I took a walk up and down the main arteries into Wall Street and things seem to be settling down. As the protesters dispersed this morning, they made the decision to leave large groups of people at different intersections in New York's Financial District.
What police have done to control the crowds is block access to certain blocks and they've also barricaded protesters in sidewalks. So what you have now is a fractured protest with, for example, 30 protesters at one intersection and 15 at another.
Most of the material from Live in Europe 1967 has surfaced before — the set is subtitled The Bootleg Series, Vol. 1 — but the Belgian concert that performance comes from makes its debut here. This Miles Davis quintet was consistently amazing, not least on its last big tour, when Davis' trumpet chops were in good shape.
As Eyder continues to file posts from the streets of lower Manhattan, where Occupy Wall Street protesters have been on the march today, here are some other views of what's happening there and other resources for monitoring what's happening:
There are jack o' lanterns, and then there is the pumpkin that comes in cans.
But farmer David Heisler says the world of pumpkins has much, much more to offer.
Heisler grows 38 varieties of pumpkins and winter squash on his farm in Comus, Md., about 50 miles north of Washington, D.C. His farm stand is a riot of pattern and color — red, orange, pink, white, green, yellow, even blue. Though pumpkins originated in the Americas, they're grown and prized around the world: "every continent except Antarctica," says Heisler.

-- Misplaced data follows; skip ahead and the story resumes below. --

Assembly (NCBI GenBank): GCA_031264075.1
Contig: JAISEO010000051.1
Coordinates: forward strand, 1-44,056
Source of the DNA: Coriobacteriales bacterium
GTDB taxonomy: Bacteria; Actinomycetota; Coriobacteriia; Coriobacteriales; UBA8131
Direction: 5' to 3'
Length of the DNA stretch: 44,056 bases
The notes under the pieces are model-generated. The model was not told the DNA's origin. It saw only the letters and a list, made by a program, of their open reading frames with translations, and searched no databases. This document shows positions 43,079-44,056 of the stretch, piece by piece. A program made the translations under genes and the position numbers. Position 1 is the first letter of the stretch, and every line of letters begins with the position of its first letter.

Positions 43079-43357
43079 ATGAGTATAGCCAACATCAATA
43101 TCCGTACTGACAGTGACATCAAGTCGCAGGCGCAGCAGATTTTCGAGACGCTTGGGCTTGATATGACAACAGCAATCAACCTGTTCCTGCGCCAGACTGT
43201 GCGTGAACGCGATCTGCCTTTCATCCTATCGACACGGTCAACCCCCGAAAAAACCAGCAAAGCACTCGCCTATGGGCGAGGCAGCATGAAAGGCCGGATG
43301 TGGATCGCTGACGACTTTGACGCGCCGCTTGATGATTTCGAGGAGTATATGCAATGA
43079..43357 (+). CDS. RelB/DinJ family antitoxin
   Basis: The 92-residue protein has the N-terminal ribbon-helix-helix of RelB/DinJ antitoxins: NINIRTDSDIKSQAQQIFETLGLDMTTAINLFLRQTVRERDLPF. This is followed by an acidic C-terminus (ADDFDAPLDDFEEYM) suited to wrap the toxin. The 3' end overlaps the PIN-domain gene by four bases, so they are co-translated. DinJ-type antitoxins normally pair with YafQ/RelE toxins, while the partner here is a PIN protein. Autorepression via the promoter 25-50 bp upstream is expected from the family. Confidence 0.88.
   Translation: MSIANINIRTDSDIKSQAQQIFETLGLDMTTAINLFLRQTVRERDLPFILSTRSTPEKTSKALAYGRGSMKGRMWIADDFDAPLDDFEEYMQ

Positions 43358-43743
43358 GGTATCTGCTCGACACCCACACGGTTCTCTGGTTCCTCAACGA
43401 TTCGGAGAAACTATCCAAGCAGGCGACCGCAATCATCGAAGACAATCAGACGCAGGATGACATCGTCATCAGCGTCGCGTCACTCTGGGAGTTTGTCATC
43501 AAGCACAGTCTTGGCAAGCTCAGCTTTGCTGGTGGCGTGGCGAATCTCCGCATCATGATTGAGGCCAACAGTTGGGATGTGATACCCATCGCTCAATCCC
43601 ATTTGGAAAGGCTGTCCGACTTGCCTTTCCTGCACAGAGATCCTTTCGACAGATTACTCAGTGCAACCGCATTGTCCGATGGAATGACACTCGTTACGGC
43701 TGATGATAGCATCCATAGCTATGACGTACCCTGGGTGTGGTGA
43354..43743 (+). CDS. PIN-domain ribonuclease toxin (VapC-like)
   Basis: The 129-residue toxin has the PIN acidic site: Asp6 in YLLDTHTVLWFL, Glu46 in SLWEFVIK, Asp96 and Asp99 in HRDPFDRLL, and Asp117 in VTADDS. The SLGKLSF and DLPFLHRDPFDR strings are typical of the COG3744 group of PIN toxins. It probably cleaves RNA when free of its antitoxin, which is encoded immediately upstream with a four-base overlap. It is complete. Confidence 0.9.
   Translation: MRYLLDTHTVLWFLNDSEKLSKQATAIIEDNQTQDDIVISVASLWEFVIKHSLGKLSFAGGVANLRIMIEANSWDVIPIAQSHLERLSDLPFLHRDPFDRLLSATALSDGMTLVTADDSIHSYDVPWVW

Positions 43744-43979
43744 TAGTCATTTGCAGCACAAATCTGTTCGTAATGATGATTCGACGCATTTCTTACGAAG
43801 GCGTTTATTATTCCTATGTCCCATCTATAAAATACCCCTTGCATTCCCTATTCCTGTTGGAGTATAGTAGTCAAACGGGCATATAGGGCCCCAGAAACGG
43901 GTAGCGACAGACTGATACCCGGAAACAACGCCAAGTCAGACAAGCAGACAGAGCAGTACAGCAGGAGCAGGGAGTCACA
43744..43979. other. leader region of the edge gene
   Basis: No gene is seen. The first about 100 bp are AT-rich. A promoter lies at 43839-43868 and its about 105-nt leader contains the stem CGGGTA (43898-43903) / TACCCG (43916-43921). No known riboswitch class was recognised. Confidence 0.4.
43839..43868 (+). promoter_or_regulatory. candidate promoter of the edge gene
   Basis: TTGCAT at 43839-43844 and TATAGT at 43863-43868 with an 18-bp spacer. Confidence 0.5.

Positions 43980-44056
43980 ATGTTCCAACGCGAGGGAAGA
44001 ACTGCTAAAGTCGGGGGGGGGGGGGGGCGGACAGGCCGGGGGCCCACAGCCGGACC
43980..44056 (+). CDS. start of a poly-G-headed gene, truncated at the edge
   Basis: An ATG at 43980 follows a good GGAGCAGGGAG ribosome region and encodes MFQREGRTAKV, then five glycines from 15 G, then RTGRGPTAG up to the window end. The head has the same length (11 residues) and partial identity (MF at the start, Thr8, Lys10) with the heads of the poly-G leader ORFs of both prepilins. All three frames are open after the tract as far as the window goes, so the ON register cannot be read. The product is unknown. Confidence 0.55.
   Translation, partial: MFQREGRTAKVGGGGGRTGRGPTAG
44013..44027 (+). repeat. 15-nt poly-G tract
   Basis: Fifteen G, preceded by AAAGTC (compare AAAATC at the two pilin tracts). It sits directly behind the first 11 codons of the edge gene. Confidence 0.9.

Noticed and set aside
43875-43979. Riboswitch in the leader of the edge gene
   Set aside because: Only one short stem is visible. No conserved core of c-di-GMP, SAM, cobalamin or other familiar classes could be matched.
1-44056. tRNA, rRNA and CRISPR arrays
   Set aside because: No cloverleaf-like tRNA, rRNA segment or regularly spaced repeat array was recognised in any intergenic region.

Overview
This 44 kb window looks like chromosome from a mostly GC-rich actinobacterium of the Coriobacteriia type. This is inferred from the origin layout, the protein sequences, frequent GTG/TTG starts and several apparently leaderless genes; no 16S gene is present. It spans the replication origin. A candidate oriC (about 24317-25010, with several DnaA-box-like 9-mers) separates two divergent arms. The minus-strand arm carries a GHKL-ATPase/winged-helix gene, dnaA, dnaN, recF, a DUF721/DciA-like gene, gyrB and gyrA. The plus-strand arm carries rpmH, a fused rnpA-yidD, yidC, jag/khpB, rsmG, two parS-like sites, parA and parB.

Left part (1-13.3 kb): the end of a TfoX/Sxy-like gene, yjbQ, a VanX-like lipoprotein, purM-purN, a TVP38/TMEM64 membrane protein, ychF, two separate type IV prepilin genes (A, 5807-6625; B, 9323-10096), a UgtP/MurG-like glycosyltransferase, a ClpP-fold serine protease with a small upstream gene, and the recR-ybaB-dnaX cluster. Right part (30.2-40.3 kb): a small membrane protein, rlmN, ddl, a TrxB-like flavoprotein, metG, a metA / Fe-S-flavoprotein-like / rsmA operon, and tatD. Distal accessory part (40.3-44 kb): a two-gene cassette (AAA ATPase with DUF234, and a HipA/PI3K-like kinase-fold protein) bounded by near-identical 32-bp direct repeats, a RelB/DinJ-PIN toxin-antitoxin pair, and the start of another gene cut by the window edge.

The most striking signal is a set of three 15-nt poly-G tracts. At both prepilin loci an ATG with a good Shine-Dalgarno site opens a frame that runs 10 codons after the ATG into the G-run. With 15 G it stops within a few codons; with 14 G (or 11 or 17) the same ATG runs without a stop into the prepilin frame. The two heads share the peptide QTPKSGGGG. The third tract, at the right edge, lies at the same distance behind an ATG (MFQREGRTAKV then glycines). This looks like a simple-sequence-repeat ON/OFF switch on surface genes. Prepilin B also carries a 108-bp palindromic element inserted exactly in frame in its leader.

"The final decisions on Solyndra were mine, and I made them with the best interest of the taxpayer in mind," Energy Secretary Steven Chu plans to tell Congress today, as a House committee digs into the controversial $528 million in federal loans made to the now-bankrupt solar energy company.
The agency also said that the "4-week moving average" of claims — a way of gauging the trend over a slightly longer period of time — was "396,750, a decrease of 4,000 from the previous week's revised average of 400,750."
As the congressional "supercommittee" runs out of time to reach a deficit-cutting deal, the word "sequestration" is being spoken more and more in Washington.
Depending upon the speaker's political views, the word can be spit out as a curse word, or intoned as a blessing. But love it or hate it, "sequestration" may turn out to be a word that dramatically changes the world's most powerful military, and reshapes domestic programs for public health, education, the environment and much more.